Saturday, October 13, 2012
Our Blessed Lady's Saturday
One who loves thee--it's thy child
Who has sighed so oft' to see thee;
Bless me, Mother, Mother mild.
And when storms are raging round me,
And when tempests hover near,
In thy own sweet arms enfold me;
Shield me, Mother, Mother dear.
Mother, when my Savior calls me
From this world of sin and strife,
Clasp me upon thy spotless bosom;
Let me bid farewell to life.
Plead for me when Jesus judges,
Answer for me when He asks
How I've spent so many moments,
How performed so many tasks.
Tell Him I was weak and feeble;
Yes, that I so often strayed
From the thorny path of virtue
To the one with roses laid.
Yet, O Mother, tell my Jesus
That I loved Him fond and true;
And, O Mother, dearest Mother,
Tell Him I belong to you.
Then He'll place me (yes, I feel it)
Close to thee, O Mother dear;
Then I'll praise and bless and thank thee
Thru eternity's long years.
Catholic Telegraph Register October 4, 1957
Saint Edward, King and Confessor
Friday, October 12, 2012
Friday At the Foot Of the Cross
Act of Charity
O good and merciful Savior, it is the desire of my heart to return Thee love for love. My greatest sorrow is that Thou art not loved by all men, and, in particular, that my heart is so cold, so selfish, so ungrateful. Deeply sensible of my own weakness and poverty, I trust that Thine Own grace will enable me to offer Thee an act of pure love. And I wish to offer Thee this act love in reparation for the coldness and neglect that are shown to Thee in the Sacrament of Thy love by Thy creatures. O Jesus, my sovereign good, I love Thee, not for the sake of the reward which Thou hast promised to those who love Thee, but purely for Thyself. I love Thee above all things that can be loved, above all pleasures, and in fine above myself and all that is not Thee, protesting in the presence of Heaven and earth that I will live and die purely and simply in Thy holy love, and that if to love Thee thus I must endure persecution and suffering, I am perfectly satisfied, and I will ever say with St. Paul: "Nothing shall separate me from the love of Christ."
O Jesus, Supreme Master of all hearts, I love Thee, I adore Thee, I praise Thee, I thank Thee, because I am now all Thine Own. Rule over me, and transform my soul into the likeness of Thyself, so that it may bless and glorify Thee forever in the abode of the Saints.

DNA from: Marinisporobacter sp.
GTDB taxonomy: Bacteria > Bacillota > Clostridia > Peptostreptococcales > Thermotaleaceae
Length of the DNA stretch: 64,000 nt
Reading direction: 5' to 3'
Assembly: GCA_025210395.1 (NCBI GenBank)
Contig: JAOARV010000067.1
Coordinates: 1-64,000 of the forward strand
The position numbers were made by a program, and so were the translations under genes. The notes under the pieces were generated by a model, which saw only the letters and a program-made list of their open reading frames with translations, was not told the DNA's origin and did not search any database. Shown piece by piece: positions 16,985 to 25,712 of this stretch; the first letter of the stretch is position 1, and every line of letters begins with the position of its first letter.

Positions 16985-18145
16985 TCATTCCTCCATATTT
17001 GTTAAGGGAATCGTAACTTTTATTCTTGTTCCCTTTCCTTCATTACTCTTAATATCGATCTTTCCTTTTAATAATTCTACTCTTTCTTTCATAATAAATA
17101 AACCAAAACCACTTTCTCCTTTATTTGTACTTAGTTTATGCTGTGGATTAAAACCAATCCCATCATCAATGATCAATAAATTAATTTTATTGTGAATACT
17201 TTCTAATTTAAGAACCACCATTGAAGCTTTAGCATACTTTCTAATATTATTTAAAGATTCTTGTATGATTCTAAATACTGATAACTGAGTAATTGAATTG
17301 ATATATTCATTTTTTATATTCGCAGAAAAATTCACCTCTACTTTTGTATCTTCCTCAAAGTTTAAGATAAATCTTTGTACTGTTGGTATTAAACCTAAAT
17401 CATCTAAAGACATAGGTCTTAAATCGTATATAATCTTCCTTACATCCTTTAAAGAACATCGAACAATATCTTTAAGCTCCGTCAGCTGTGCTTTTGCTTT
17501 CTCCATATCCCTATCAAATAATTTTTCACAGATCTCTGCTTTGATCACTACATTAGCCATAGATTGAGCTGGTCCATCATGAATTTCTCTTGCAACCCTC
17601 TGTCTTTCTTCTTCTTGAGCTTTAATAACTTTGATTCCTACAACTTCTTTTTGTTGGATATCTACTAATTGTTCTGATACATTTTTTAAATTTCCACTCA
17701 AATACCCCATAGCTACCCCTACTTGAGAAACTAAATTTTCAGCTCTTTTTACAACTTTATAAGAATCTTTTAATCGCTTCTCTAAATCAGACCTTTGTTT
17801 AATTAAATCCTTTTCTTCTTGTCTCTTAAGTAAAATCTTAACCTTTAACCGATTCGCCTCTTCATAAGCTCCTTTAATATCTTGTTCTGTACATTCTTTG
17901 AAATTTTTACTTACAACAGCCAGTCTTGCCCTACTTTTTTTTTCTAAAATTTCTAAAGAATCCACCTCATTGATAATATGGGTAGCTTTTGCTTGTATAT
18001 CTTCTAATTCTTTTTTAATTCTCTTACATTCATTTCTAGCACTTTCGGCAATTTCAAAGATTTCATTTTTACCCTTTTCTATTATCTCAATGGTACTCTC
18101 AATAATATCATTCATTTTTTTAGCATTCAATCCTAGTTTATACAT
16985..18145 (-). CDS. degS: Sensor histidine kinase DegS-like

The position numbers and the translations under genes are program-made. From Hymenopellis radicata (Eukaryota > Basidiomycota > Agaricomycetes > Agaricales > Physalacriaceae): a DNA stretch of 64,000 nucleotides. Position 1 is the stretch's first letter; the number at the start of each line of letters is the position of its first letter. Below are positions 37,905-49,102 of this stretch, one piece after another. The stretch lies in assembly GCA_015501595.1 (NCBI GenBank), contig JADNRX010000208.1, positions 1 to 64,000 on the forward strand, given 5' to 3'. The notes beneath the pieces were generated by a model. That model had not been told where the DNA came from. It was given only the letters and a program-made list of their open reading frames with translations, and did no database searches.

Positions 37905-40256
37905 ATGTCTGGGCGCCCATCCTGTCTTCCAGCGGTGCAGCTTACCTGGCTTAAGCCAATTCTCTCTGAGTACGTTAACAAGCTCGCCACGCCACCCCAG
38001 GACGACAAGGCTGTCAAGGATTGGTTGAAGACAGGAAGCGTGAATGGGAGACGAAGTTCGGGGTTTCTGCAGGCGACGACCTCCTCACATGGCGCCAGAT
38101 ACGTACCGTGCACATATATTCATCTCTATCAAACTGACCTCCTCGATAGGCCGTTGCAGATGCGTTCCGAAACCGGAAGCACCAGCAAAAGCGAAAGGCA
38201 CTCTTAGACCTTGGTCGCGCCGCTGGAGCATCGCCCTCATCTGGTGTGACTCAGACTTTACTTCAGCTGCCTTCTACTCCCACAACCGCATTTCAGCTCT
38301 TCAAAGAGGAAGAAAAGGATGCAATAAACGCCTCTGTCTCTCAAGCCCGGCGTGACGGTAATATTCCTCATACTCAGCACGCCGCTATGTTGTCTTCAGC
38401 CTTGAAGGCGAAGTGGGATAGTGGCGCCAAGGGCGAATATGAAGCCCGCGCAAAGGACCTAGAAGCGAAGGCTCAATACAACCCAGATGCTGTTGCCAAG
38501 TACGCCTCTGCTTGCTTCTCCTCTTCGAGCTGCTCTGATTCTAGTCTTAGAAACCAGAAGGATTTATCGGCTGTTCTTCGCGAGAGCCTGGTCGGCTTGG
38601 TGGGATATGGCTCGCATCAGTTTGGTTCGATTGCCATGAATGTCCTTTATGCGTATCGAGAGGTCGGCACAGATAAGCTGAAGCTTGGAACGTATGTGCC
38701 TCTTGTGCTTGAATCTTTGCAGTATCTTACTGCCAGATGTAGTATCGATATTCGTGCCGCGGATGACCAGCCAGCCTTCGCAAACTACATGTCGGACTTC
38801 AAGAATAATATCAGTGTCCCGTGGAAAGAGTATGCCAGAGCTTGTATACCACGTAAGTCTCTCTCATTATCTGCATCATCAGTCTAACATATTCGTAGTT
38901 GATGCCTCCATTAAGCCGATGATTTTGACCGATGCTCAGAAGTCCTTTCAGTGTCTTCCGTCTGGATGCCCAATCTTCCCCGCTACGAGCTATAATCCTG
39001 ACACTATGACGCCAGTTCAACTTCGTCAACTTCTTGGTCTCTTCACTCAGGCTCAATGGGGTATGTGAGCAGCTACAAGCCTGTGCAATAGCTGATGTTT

Sweet Heart of Jesus, have mercy on us and on our erring brethren.
Sunday, October 07, 2012
The Rosary Of Our Blessed Lady
The history of the feast from The Catholic Encyclopedia.
The Fifteen Promises To Those Who Recite the Rosary given By Our Blessed Lady to Saint Dominic:
1. Whoever shall faithfully serve me
by the recitation of the Rosary, shall
receive signal graces.
2. I promise my special protection
and the greatest graces to all those
who shall recite the Rosary.
3. The Rosary shall be a powerful
armor against hell, it will destroy
vice, decrease sin, and defeat heresies.
4. It will cause virtue and good works
to flourish; it will obtain for souls the
abundant mercy of God; it will with-
draw the hearts of men from the love
of the world and its vanities, and will
lift them to the desire of eternal
things. Oh, that souls would sanctify
themselves by this means.
5. The soul which recommends itself
to me by the recitation of the Rosary,
shall not perish.
6. Whoever shall recite the Rosary
devoutly, applying himself to the
consideration of its sacred mysteries
shall never be conquered by misfor-
tune. God will not chastise him in His
justice, he shall not perish by an
unprovided death; if he be just he
shall remain in the grace of God, and
become worthy of eternal life.
7. Whoever shall have a true
devotion for the Rosary shall not die
without the sacraments of the Church.
8. Those who are faithful to recite the
Rosary shall have during their life and
at their death the light of God and the
plentitude of His graces; at the
moment of death they shall participate
in the merits of the saints in paradise.
9. I shall deliver from purgatory those